I know first-hand the myriad ways our legal system fails people. Over time, laws can become ineffective—we can grow out of them as a society. As the world changes through technology and inflation, the same laws that were initially put into effect to help people when they’ve been wronged—decades later—can become limiting factors in their ability to take proper recourse.
As far as I know, there are really only two ways to change the way government runs. That is to pass laws and to vote. I certainly vote, and now, as Chair of the Government Affairs Committee of the Indiana Trial Lawyers Association (ITLA), I’m getting involved in making laws that will benefit and protect the people of Indiana. It’s wearing a different hat, looking at things with a different perspective, and my way of trying to keep things fair.
Beyond a legal networking group, ITLA plays both offense and defense in the legislative process. Every year we review thousands of pages of proposed bills looking for anything that may affect Indiana residents’ rights to equal protection under the law and open access to the courts. We lobby to prevent the passing of bad laws and rally support for good ones. We also work to identify gaps or failings in the legal system and rectify them for long-term change by getting the ear of legislators to sponsor and file bills on behalf of our causes.
So far, we’ve been successful passing several laws that benefit the citizens of Indiana. To keep up with the rising costs of medical care, ITLA supported a law that increased the amount of money damages a person can collect in a medical malpractice lawsuit. We’ve also helped level the playing field for patients with no health insurance by supporting laws that prevent hospitals from price gouging uninsured patients who’ve been hospitalized after being injured by the negligence of others. Next on the list: eliminating restrictions on punitive damages against sex offenders in civil court.
Justice for victims of sexual violence
The #MeToo movement has significantly raised awareness of victims of sex crimes and the devastating physical and emotional damages they battle, most throughout their lifetime. When criminal courts fail to deliver justice to these victims, they often turn to civil court in pursuit of punitive damages.
Once in civil court, the outcome is dependent on a jury, but also on a restrictive law favoring the perpetrator—which jurors are specifically not informed of during trial. The process begins with evidence. If the evidence proves the perpetrators conduct was malicious, fraudulent, oppressive, or grossly negligent, the jury may award punitive damages to the victim. The amount of damages awarded is based on a range of considerations (reprehensibility of the conduct, the amount of harm—or potential harm—suffered, and the perpetrators financial condition). However, a law passed in 1995 capped the amount of punitive damages that could be awarded, and declared that 75% of that amount would go to Indiana’s Violent Crimes Victim Compensation Fund, leaving only 25% for the victim.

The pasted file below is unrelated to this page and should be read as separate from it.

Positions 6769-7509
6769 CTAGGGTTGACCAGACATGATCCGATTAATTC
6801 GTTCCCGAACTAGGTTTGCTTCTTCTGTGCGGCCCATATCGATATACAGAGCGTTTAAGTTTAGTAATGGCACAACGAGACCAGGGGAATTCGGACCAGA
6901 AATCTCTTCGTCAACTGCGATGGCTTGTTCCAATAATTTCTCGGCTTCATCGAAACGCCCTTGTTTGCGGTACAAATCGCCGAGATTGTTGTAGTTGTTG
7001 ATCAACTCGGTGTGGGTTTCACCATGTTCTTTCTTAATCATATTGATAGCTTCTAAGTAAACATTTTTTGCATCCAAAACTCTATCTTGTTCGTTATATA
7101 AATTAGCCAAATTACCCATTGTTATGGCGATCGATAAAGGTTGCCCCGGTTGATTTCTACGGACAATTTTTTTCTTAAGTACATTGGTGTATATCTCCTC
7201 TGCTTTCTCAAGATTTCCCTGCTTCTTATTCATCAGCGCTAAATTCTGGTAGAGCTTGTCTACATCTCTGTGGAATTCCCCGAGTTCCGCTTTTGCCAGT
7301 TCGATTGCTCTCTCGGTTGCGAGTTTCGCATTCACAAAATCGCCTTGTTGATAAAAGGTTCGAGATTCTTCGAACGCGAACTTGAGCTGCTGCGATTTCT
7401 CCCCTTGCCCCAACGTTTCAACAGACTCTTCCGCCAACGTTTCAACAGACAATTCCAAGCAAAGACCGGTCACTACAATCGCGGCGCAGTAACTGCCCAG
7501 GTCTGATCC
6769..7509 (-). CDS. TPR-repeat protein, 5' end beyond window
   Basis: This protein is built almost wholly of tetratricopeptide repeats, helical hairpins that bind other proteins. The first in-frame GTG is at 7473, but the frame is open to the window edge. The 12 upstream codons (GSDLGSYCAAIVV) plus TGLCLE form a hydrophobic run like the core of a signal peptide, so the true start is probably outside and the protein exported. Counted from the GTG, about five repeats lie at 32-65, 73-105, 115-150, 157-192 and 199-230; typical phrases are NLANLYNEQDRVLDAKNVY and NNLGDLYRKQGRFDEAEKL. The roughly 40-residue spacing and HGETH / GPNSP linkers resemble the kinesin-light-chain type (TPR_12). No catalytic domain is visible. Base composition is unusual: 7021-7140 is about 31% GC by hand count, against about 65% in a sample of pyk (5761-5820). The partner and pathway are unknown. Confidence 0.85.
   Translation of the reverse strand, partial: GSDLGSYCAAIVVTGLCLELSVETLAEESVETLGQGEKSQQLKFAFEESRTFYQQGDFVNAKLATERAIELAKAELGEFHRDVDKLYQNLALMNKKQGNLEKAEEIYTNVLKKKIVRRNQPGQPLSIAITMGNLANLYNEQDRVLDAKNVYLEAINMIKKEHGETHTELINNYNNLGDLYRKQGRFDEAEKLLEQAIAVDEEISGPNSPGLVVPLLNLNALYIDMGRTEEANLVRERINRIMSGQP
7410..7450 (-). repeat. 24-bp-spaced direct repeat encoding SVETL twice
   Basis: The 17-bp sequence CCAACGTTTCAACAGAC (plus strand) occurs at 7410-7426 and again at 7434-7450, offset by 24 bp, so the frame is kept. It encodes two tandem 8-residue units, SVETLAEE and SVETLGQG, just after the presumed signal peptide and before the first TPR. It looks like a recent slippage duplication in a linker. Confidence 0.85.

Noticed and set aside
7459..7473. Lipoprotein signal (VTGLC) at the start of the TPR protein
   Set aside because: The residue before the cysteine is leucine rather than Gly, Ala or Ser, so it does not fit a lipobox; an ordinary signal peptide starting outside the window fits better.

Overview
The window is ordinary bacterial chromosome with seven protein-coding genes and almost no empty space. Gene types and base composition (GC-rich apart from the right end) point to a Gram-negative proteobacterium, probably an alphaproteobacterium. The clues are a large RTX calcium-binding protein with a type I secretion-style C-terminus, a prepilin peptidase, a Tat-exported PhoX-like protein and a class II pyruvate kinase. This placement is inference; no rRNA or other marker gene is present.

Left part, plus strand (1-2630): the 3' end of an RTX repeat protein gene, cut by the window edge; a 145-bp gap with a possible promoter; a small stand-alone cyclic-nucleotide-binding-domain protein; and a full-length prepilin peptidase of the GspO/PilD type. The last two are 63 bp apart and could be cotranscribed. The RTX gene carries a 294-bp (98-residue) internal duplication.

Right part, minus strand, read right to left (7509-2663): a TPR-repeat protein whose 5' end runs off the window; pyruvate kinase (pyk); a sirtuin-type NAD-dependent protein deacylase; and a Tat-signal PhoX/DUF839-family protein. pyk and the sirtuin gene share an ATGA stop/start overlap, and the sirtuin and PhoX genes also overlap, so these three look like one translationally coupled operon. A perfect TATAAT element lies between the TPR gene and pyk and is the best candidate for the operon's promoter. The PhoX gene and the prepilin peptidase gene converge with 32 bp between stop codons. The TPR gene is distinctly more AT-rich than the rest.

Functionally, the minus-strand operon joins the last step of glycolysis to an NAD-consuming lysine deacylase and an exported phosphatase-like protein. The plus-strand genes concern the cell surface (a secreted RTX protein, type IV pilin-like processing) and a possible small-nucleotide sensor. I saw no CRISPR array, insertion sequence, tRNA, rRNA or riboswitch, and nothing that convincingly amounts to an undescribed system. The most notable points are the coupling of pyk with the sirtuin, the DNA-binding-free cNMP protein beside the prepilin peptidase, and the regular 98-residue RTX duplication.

The cap was set at three times the compensatory damages (medical bills plus lost income) or $50,000—whichever value is higher. While things like medical bills and lost income (which tend to be low numbers in sex crime cases) are simple to calculate, we have no method for determining the cost of emotional damages, which is easily the greatest loss suffered in the wake of sexual violence. Keep in mind that if a victim’s compensatory damages don’t breach $16,667, the highest amount that person could be awarded is $50,000—no matter how heinous the crime or wealthy the perpetrator. And three quarters of that would go to the State.
As it stands currently, victims of sex crimes in Indiana have so little incentive to pursue money damages against those responsible, that they often don’t even bother. Since 2013, there have only been three deposits of punitive damages awarded to the State’s Violent Crimes Victim Compensation Fund—$411, $37,500, and $55. So, this year we’re pushing for a law that removes the cap and division in cases related to sex crimes. Because victims of any type of crime deserve a remedy under civil law to pursue money damages against those responsible. And we believe that victims of sex crimes require special consideration in order to receive their justice in court.
How does ITLA decide which laws to push for?
ITLA is influenced by the citizens of this State who have been unjustly wronged. At first, most evidence is anecdotal, but our committee digs into the problem, gathers the data, drafts language, and then seeks a sponsor in the legislature to carry the bill to the floor. Unlike special interest lobbyists, ITLA pushes for legislation that benefits the clients of our members—the individual citizens and residents of Indiana.
ITLA is non-partisan, working with legislators regardless of their political party, because the principles we stand for apply to every citizen. And because our issues affect citizens as a whole, we have good relationships on either side of the aisle and have been able to make some big strides. I’m very proud of the work that’s been done before me and I look forward to building on it. But I’m standing on the shoulders of the work that other people have done, basically. And I’m just trying not to screw it up.
Click here to learn more about Bob Johnson and the work he’s doing for ITLA and his clients.